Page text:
The scientific journal of the World Wildlife Fund (WWF), Conservation Letters, shows that with proper and immediate measures, the present population of over 3,000 tigers in the wild can even be tripled by 2025.
According to the WWF, as few as 3200 tigers are left in the world today
Linking tiger reserves and forest corridors to allow enough space for tigers to disperse and move freely is seen as the "only way to maintain a viable population of wild tigers," and to achieve the target of doubling it. Dr. Eric Dinerstein, the World Wildlife Fund’s chief scientist says tigers maintain exclusive territory and do not move easily between jungles, "if there is a barrier of more than four kilometers of hostile terrain – a village, a city or a town."
A natural part of tiger biology is to disperse, says Dr. Dinerstein. "Typically when a tiger has cubs, her female offspring will inherit parts of their mother’s home range. But the males have to disperse out of the territory in which they were born, otherwise they will be killed by the resident males."
Female offspring of a tiger inherit parts of their mother’s home range
He explains that if the reserves remain isolated then even doubling the population would be a struggle. "What we want to avoid is a situation of the 384 existing reserves becoming isolated like little wild zoos, where tigers can’t move between the reserves. If that happens they become more inbred, more genetically impoverished and the populations are at much greater risk."
Threats to tigers
Continual habitat loss, human-wildlife conflict and poaching for illegal trade are the major threats facing the world’s largest cats.
"The first critical step to save tigers, everybody agrees, is to stop the bleeding not only of tigers but of their prey species as well. If the tiger prey species are poached, tigers will disappear soon there after," Dinerstein points out.
But he adds, "If that’s all we do then we are not going to achieve our goal of doubling the tiger population."
It is estimated by the Asian Development Bank that 7.5 trillion dollars will be invested over the next decade in infrastructure projects, such as roads, dams, irrigation projects, that will fragment and sever tiger corridors and reserves if these projects are not designed in a better way.
Tigers confiscated from an Indonesian businessman sit inside a cage at an animal rescue center
Rapid increase in human population has meant that tigers have been pushed out of their habitat to make room for more infrastructure develoment. According to the WWF, wild tiger numbers have fallen by over 95 percent in the past 100 years, with as few as 3,200 left today surviving in 40 percent less area than they occupied a decade ago.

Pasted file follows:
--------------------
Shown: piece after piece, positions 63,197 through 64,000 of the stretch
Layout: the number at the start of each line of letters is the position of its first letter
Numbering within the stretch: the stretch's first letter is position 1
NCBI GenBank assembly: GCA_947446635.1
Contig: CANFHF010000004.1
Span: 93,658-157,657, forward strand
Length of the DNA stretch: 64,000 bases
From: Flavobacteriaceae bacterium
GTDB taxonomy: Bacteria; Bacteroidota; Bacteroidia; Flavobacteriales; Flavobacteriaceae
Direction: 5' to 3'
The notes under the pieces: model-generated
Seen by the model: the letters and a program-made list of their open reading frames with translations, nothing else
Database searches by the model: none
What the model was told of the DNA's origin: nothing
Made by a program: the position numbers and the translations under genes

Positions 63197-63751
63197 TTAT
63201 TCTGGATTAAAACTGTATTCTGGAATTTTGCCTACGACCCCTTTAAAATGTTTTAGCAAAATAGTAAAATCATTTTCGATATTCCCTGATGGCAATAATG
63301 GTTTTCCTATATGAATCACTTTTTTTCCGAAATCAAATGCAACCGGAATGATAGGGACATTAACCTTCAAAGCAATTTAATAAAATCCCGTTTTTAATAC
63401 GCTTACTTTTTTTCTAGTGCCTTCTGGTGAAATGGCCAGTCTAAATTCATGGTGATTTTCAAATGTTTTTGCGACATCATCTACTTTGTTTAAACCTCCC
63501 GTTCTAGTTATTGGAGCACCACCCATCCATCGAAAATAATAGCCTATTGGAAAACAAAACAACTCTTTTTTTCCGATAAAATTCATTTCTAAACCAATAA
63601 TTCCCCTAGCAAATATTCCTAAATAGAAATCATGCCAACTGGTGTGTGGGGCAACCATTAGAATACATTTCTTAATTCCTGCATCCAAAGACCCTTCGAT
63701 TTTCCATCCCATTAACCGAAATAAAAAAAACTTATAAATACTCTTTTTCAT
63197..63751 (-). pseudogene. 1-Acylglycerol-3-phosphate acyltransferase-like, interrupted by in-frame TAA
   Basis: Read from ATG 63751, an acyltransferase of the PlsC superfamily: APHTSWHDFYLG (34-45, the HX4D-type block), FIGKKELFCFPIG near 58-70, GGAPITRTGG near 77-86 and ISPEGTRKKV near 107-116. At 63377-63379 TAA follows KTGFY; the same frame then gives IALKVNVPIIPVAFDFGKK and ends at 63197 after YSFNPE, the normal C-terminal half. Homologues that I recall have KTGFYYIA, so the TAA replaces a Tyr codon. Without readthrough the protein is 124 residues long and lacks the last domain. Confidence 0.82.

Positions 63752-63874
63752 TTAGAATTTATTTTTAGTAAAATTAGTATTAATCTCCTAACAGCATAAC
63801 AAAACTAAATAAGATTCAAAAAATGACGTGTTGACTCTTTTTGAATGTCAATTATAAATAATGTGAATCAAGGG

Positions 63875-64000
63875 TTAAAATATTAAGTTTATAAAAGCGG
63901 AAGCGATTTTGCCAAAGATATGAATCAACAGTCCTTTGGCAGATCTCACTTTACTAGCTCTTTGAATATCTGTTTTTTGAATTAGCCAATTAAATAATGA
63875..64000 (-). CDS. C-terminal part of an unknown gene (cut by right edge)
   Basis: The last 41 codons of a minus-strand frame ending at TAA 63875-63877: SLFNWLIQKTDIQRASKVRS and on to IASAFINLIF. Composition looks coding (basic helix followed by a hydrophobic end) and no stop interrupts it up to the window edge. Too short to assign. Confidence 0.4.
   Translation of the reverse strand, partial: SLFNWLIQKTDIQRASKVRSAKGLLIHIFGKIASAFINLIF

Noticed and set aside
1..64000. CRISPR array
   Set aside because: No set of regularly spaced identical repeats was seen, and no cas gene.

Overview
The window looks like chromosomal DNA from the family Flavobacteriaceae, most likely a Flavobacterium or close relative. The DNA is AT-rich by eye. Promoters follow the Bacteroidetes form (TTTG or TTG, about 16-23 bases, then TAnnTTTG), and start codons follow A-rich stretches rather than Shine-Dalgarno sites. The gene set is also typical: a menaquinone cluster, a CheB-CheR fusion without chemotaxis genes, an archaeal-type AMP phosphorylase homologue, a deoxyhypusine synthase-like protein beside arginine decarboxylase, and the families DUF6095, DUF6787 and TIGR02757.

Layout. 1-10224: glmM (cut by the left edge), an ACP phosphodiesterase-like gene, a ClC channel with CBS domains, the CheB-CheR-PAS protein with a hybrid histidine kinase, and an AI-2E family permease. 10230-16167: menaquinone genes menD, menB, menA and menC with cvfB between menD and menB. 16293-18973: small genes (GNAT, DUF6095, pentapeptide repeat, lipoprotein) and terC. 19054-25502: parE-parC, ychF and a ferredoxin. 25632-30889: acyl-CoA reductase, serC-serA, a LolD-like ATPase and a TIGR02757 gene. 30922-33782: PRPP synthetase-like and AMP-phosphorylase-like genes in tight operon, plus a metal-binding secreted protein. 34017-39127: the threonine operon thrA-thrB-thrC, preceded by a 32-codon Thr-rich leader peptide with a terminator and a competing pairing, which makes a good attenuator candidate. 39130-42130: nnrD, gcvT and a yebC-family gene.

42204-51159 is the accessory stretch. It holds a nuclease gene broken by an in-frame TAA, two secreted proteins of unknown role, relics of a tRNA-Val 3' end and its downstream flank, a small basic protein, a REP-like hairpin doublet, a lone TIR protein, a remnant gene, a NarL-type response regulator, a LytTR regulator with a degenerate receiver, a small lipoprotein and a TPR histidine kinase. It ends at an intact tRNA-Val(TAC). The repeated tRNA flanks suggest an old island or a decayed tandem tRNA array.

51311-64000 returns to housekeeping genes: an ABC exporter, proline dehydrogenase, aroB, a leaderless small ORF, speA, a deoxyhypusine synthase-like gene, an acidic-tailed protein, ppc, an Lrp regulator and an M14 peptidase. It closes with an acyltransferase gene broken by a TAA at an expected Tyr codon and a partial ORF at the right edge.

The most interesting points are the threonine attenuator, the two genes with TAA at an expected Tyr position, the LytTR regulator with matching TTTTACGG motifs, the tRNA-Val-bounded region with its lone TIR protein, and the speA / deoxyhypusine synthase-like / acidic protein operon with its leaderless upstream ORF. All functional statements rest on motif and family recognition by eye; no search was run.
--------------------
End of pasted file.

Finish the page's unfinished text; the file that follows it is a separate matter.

Among the six remaining tiger subspecies, the Indochinese and the Sumatran tigers are more threatened because of conversion of their habitats.
A regional scheme to save tigers
Last month, a regional scheme, the South Asia Wildlife Enforcement Network, was launched to curb poaching and endangered wildlife trafficking. Samir Sinha, program head of India’s anti-smuggling body, Traffic, says tackling wildlife crime needs an organized response.
The first critical step to save tigers is to stop the bleeding not only of tigers but of their prey base
"This is the collaborative effort of all the eight South Asian countries, which have come together to work on strengthening wildlife law enforcement in the region. Because the South Asian region is a hotspot for bio-diversity, which also makes it a special target for wildlife criminals."
Sinha adds that about 45 percent of the world’s tigers live in India. There, poachers get seven years imprisonment along with a hefty fine. But he says efforts need to be heightened to protect the country’s national animal. Local communitites living near the tiger range areas have an important role, Sinha points out.
"It is they who have to take a sense of ownership. It is only with their support that tigers will continue to survive in the wild for generations to come."
Poaching and illegal wildlife trade of tiger bones and body parts, which are highly valued in the Chinese medicine market, have led to significant reductions in South Asia's tiger populations. Without immediate action, including a crucial need to connect reserves, tigers could become extinct within the next two decades.
Author: Sherpem Sherpa
Editor: Sarah Berning